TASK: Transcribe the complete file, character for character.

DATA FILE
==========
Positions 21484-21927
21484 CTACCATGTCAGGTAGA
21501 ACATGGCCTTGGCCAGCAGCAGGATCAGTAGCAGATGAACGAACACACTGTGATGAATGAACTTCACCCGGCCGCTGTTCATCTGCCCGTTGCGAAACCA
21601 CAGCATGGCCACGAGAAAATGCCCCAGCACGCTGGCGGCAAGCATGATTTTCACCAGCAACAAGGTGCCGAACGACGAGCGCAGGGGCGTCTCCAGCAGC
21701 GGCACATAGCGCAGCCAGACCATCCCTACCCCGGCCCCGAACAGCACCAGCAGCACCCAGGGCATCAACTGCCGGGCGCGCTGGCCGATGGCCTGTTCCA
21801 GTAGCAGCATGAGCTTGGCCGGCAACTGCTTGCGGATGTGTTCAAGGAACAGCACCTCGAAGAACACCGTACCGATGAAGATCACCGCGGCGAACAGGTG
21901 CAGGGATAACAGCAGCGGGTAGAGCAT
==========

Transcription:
Positions 21484-21927
21484 CTACCATGTCAGGTAGA
21501 ACATGGCCTTGGCCAGCAGCAGGATCAGTAGCAGATGAACGAACACACTGTGATGAATGAACTTCACCCGGCCGCTGTTCATCTGCCCGTTGCGAAACCA
21601 CAGCATGGCCACGAGAAAATGCCCCAGCACGCTGGCGGCAAGCATGATTTTCACCAGCAACAAGGTGCCGAACGACGAGCGCAGGGGCGTCTCCAGCAGC
21701 GGCACATAGCGCAGCCAGACCATCCCTACCCCGGCCCCGAACAGCACCAGCAGCACCCAGGGCATCAACTGCCGGGCGCGCTGGCCGATGGCCTGTTCCA
21801 GTAGCAGCATGAGCTTGGCCGGCAACTGCTTGCGGATGTGTTCAAGGAACAGCACCTCGAAGAACACCGTACCGATGAAGATCACCGCGGCGAACAGGTG
21901 CAGGGATAACAGCAGCGGGTAGAGCAT